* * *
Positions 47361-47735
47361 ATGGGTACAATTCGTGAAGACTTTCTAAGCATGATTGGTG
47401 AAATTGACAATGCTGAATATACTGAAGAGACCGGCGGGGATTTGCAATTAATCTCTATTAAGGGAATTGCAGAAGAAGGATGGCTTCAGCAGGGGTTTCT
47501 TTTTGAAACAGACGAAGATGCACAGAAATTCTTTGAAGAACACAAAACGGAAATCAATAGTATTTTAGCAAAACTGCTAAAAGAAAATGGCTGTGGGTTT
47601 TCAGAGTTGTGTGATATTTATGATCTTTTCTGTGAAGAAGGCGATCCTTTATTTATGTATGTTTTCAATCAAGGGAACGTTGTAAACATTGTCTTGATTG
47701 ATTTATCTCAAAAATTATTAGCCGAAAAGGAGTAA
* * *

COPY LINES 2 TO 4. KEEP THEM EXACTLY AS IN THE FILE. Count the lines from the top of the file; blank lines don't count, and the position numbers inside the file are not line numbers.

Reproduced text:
47361 ATGGGTACAATTCGTGAAGACTTTCTAAGCATGATTGGTG
47401 AAATTGACAATGCTGAATATACTGAAGAGACCGGCGGGGATTTGCAATTAATCTCTATTAAGGGAATTGCAGAAGAAGGATGGCTTCAGCAGGGGTTTCT
47501 TTTTGAAACAGACGAAGATGCACAGAAATTCTTTGAAGAACACAAAACGGAAATCAATAGTATTTTAGCAAAACTGCTAAAAGAAAATGGCTGTGGGTTT